- Increase the number of youth and adults with skills for decent jobs and entrepreneurship
- Reduce educational barriers and disparities regardless of gender, disabilities, ethnicity, and vulnerability conditions.
- Raise a substantial proportion of adults to achieve literacy and numeracy
- Strengthen students’ knowledge needed to promote sustainable development
As explained, pursuing the broader goal to improve education for all requires efforts on different fronts, and consequently the collective leadership and strategic articulation between all the educational stakeholders from all contexts. Such complexity, and the fact that education is one of the priorities for sustainable development, make international cooperation a crucial point to support new and already existing efforts.
Pursuing SDG4 in Humanitarian Settings
The United Nations Education, Science and Culture Organization (UNESCO) is overall responsible to track the progress of SDG4 and its targets. Other UN agencies, such as the United Nations International Children’s Emergency Fund (UNICEF), and international organizations such as the Organization for Economic Cooperation and Development (OECD) support UNESCO in this responsibility. Its role is mainly to provide technical support to coordinate and lead with national governments the strategic plans to achieve these goals in developing countries.
Among the largest funds for education topics, one with wide recognition is Education Cannot Wait (ECW). ECW is the official UN global fund for education in contexts of emergency, prioritizing access to education of marginalized communities in humanitarian settings (such as wars, human mobility, natural disasters, etc.). Its funding programs are usually either for two types of interventions in developing countries: First Emergency Response, or for Multi-Year Resilience Programs.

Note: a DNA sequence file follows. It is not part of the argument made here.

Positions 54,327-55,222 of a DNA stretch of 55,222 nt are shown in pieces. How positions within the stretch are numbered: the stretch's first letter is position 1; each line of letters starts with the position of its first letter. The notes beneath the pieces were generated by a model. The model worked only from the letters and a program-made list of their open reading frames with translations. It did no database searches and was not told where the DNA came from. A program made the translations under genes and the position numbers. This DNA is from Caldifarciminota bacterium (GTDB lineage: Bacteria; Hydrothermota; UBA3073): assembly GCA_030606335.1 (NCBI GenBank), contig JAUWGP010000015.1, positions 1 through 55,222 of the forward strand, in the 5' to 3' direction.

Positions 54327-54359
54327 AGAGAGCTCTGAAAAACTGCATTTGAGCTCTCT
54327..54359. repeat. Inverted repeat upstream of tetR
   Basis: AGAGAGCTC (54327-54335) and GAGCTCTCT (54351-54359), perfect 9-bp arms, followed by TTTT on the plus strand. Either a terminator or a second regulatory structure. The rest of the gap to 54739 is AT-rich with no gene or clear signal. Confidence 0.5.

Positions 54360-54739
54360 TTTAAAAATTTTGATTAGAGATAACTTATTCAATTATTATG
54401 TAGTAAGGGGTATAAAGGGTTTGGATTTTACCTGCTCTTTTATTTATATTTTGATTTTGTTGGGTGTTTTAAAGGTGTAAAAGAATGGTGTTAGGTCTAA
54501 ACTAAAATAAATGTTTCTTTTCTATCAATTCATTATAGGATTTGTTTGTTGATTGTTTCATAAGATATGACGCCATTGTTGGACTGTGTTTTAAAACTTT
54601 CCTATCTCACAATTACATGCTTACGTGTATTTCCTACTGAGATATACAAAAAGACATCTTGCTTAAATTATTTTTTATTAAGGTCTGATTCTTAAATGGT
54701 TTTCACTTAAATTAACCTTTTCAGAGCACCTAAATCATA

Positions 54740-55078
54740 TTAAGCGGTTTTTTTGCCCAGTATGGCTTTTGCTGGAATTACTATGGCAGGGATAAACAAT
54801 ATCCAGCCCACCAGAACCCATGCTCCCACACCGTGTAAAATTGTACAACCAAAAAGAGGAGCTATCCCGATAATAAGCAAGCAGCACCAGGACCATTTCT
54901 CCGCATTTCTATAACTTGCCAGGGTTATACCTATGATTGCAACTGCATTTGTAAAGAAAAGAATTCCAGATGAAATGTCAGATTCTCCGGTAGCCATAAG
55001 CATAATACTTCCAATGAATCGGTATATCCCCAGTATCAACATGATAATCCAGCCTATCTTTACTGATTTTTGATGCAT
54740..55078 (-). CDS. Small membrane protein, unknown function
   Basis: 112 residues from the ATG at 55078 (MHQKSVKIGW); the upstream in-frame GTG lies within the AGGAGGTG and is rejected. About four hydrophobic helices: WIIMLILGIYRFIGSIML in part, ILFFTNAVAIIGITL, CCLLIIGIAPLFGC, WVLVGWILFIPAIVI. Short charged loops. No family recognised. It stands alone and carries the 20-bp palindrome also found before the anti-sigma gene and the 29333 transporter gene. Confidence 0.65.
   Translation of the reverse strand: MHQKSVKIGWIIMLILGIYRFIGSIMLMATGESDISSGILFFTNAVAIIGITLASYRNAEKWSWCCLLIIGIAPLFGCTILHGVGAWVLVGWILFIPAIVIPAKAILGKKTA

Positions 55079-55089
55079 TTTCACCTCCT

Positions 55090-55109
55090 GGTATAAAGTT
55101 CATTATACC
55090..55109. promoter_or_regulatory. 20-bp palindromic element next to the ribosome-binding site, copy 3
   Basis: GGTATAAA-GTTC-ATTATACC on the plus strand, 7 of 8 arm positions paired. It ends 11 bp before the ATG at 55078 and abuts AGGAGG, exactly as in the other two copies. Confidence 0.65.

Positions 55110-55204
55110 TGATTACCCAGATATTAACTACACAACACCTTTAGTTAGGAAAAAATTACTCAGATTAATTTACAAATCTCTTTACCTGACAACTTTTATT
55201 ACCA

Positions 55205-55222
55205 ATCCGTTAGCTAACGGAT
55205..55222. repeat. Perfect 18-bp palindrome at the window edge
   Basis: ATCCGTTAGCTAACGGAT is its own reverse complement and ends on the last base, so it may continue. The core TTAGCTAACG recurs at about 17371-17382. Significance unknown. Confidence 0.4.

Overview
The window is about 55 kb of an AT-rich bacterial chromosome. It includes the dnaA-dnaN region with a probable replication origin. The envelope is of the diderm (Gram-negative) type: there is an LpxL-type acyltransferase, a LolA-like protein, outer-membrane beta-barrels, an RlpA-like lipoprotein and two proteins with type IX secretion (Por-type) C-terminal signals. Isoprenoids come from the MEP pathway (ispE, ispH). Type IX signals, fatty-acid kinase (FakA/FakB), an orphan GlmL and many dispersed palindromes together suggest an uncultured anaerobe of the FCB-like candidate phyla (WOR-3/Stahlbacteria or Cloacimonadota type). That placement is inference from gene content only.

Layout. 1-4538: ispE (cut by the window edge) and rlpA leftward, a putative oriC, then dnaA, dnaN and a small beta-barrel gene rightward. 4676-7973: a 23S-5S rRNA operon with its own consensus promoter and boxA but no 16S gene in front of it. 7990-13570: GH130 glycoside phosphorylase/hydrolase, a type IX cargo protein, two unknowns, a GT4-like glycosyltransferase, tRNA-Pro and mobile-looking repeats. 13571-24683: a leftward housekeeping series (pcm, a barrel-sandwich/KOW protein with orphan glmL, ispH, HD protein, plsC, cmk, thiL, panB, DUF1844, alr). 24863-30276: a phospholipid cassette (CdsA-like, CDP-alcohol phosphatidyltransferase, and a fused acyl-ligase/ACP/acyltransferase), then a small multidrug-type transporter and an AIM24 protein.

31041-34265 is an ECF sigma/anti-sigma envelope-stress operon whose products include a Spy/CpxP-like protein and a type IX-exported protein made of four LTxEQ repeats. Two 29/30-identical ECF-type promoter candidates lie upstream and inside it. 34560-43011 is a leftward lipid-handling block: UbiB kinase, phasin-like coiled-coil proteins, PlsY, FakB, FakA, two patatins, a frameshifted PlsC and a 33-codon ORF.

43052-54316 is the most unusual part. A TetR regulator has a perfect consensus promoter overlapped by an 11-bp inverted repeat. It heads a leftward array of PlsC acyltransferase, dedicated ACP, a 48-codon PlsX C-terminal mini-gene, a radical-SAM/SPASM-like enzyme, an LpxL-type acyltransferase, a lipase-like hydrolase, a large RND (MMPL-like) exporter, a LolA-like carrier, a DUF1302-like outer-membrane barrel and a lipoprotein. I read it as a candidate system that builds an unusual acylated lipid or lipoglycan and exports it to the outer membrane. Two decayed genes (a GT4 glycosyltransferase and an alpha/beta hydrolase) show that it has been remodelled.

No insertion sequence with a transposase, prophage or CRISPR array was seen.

Through these funds, the UN channels foreign aid funds and uses them for technical cooperation and program implementation to pursue the children, teenagers, and adults that are more likely to be left behind if no deeper efforts are made to ensure they have access to quality education. By 2020, UNICEF estimates that ECW has reached about 4.5 million children in 42 crisis-affected countries, most of them (approx. 79 percent) studying in primary education. More than half of funding so far has been dedicated to supporting the education of children and teenagers living in or escaping from natural disasters, wars and social conflicts, extreme poverty, hunger, or political and security crises.
Education, as a cornerstone for human development, must always be prioritized. A strong and efficient articulation between governments and international organizations can support innovative programs and policies to ensure that each country is able to adapt its educational systems. Therefore, they must ensure all citizens have access, continuity, and completion of education for increasing life quality and reducing extreme poverty. Even though important efforts are currently taking place, closer looks and research would enlighten the mid-term and long-term impact of such interventions. As reaching the 2030 Agenda goals is a worldwide priority, such efforts must actually demonstrate not only large numbers of students reached but also in-depth impact on the quality of life of their beneficiaries over time.
Photo: Look Studio/Shutterstock